Suffering and Sovereignty
I. Job’s Character (1:1-5)
1) He was a Gentile
- ‘Uz’ located in Edom (Southeast of Israel)
- Numerous clues indicate that Job lived during the time of the Patriarchs (2000 BC)
- The speeches in Job are poetic compositions, but the man and his plight is historical (cf. Ezekiel 14:20; James 5:11)
2) He was a Righteous Man (v.1, cf. 1:8, 2:3)
- Job was not a sinless man, but he was a righteous man who knew and loved God
- Job was sensitive to sin and functioned as a Priest in his family (vv. 4-5)
3) He was a Wealthy Man (vv. 2-3)
– The righteous and blameless character of Job is essential to the problem presented to us in this book – ‘Why do bad things happen to good people?’ ‘Innocent suffering’ is not an illusion – it is real, and followers of God are not immune to suffering.
– It is essential for every Christian to develop a Biblical theology of suffering and divine sovereignty before the storms of life come so that we will worship God in our suffering, and not curse Him because of our suffering
II. Job’s Calamity (1:6 – 2:8)
1) The Heavenly Challenge
- Curtain is pulled back on the heavenly throne room where the King is holding court
- ‘Sons of God’ = angelic beings
- Satan (or ‘the Satan’) = the ‘accuser’. Several other Biblical texts reveal Satan to be a fallen angel known as the ‘devil’.
- Although Satan is a fallen outcast who ‘roams’ the earth, he is also accountable to God and thus appears in the heavenly court
- There is no evidence to suggest that Job ever discovered what went on behind the scenes between God and Satan
- It is God, not Satan who first draws attention to Job’s righteousness (v. 8). Job’s time of testing has been initiated by God Himself
- Satan’s Challenge: Righteous people treasure God’s gifts, rather than God Himself
- Job is not the main person on trial
- God is on trial– is He truly worthy to be worshipped and treasured by His people?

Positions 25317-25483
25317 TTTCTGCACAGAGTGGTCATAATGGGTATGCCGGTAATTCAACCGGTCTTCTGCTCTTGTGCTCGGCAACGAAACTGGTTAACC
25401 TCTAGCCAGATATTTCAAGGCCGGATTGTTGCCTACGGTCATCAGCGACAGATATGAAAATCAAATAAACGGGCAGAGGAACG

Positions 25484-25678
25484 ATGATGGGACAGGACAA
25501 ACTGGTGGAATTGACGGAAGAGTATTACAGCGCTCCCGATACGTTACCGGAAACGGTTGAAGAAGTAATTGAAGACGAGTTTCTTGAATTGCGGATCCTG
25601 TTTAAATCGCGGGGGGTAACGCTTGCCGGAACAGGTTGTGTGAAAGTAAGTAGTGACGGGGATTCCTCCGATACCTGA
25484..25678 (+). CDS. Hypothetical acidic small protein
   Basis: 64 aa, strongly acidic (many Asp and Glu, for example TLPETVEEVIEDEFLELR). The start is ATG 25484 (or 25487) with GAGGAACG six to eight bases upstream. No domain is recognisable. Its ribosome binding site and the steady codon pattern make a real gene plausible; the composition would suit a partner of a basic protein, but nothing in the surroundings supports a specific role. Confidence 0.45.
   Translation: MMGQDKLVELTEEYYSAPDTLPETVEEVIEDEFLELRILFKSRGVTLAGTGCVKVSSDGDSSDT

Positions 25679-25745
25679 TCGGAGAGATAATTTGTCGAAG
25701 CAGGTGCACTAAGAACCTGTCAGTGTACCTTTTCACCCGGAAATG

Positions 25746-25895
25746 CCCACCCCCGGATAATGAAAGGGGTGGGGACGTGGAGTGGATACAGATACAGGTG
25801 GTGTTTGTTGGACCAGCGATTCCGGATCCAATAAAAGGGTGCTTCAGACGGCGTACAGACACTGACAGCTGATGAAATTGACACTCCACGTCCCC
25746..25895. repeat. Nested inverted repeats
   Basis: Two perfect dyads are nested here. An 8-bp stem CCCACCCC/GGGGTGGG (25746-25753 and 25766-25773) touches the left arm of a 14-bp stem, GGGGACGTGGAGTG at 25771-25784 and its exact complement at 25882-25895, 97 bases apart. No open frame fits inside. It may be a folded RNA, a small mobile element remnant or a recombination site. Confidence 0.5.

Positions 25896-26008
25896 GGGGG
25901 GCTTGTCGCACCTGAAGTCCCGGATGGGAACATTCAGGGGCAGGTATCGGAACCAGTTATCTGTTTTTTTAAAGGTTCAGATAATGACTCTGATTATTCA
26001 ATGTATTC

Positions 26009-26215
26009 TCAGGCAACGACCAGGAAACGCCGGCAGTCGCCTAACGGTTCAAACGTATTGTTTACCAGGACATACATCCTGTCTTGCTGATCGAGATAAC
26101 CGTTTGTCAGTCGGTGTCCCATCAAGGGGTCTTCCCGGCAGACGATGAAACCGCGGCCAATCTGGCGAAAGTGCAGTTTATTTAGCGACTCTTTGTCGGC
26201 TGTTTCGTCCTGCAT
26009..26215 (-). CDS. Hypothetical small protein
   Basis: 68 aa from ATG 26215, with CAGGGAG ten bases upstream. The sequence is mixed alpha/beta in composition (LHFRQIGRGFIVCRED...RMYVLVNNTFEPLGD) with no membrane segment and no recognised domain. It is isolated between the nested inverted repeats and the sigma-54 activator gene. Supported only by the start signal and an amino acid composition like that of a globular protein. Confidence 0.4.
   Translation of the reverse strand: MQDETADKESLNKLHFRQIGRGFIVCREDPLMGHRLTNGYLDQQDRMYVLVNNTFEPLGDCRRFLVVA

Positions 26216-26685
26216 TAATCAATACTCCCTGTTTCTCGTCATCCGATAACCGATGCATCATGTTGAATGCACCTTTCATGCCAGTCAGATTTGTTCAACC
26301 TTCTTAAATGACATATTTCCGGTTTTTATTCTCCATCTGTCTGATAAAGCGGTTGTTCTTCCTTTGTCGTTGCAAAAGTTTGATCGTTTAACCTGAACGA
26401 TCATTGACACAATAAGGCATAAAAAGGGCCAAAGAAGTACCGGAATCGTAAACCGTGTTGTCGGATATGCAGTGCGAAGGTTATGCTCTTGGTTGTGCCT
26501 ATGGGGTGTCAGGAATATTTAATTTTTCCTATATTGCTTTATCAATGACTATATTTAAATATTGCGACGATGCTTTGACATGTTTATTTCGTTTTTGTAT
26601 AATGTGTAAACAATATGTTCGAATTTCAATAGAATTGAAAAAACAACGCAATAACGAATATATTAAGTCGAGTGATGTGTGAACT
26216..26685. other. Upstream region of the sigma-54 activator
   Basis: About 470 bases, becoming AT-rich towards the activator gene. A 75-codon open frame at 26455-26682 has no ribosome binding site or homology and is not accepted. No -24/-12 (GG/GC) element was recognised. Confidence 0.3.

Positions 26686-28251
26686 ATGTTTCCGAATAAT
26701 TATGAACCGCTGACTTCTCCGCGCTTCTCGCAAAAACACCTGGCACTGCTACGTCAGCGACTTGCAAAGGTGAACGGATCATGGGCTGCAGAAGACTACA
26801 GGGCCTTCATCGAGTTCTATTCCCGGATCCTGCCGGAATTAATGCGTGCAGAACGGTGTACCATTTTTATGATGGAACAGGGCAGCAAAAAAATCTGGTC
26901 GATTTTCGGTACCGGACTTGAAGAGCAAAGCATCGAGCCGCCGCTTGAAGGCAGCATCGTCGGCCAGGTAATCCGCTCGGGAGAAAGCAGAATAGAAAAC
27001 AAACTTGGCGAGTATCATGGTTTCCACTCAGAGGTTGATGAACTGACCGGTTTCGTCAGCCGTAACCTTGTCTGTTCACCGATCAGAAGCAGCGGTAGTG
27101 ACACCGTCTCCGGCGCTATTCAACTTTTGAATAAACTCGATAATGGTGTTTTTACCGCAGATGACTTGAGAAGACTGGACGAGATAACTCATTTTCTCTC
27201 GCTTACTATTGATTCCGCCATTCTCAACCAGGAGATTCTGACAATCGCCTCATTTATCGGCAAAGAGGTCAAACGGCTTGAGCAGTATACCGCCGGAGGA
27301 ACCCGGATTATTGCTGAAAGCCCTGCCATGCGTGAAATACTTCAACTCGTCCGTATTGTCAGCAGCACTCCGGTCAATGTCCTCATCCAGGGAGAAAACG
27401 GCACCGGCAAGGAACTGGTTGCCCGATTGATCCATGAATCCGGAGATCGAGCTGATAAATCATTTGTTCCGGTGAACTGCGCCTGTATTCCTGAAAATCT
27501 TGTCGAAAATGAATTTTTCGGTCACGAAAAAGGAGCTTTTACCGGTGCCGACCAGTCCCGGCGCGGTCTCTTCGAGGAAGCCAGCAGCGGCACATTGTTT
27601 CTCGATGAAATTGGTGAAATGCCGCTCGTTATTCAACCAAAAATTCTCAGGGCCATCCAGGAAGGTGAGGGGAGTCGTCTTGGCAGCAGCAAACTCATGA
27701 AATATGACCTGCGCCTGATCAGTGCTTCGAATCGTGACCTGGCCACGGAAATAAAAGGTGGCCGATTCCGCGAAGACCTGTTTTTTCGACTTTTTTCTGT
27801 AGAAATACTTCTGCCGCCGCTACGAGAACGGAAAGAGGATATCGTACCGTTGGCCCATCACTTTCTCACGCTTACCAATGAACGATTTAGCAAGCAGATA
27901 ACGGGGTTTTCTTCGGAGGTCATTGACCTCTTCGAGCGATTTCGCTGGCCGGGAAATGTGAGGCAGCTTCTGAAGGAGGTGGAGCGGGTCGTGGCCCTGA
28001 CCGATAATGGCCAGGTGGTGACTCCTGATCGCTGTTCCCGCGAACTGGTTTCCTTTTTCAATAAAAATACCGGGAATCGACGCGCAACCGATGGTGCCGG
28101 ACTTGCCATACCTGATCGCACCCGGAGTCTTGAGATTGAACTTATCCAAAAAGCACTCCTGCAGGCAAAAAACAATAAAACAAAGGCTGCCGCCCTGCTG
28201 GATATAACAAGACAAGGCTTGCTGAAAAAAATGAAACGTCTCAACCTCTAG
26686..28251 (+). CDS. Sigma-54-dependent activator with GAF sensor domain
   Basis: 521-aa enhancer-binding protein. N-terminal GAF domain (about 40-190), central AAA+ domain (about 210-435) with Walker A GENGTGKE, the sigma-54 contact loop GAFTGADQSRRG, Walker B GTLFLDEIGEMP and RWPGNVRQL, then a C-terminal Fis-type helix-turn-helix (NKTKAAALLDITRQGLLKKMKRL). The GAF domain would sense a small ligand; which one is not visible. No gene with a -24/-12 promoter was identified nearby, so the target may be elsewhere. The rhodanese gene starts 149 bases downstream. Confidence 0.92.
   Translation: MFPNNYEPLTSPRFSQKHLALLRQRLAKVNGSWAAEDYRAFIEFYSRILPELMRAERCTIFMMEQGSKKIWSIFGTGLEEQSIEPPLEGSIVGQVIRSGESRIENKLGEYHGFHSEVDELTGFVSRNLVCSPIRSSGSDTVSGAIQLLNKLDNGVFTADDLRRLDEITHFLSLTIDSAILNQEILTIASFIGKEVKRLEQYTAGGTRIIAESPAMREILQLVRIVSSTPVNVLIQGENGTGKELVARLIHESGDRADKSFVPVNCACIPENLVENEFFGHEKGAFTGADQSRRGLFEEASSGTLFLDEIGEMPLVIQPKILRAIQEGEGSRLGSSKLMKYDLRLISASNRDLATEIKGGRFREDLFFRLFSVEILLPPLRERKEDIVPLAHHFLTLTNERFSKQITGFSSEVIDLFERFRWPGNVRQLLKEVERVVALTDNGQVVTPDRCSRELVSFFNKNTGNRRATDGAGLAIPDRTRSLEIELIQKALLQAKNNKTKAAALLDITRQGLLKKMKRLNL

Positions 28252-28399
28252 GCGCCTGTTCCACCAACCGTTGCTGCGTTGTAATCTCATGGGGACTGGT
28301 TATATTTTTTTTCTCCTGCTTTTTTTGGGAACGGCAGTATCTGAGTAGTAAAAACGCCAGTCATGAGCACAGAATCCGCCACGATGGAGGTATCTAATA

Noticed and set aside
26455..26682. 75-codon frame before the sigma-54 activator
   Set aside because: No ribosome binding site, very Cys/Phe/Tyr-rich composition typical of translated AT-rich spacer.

2) The Earthly Calamity
- Satan’s 1st request– removal of Job’s earthly and material blessings (vv. 13-19)
- Human evil – Sabean and Chaldean raiders
- Natural disasters – lightning and tornado
- Satan’s 2nd request – removal of health (vv. 7-8)
– We must banish from our thinking any kind of pagan ‘dualism’ that sees Satan as the evil counterpart of God. Satan is a created being who is subservient to God. He can do absolutely nothing that God does not permit. From beginning to end, the book of Job upholds God’s complete sovereignty over all things – including Satan.
III. Job’s Choice (1:20-22; 2:9-10)
1) The Choice to Worship God in Suffering (vv. 20-22)
- Worship does not mean that we can’t grieve in our suffering or express our deep emotion
- Worship recognizes that God does not owe us anything – grace is a gift, not an obligation
2) The Choice to Bless God and not to Curse (vv. 9-10)
- Job’s wife becomes a mouthpiece for Satan (v. 9)
- Had Job given into this temptation he would have proved Satan’s original thesis: the righteous love God because of His gifts
Application: When tragedy strikes grieve and mourn, but do not curse! Every trial we experience is from God and serves a good purpose in His grand plan.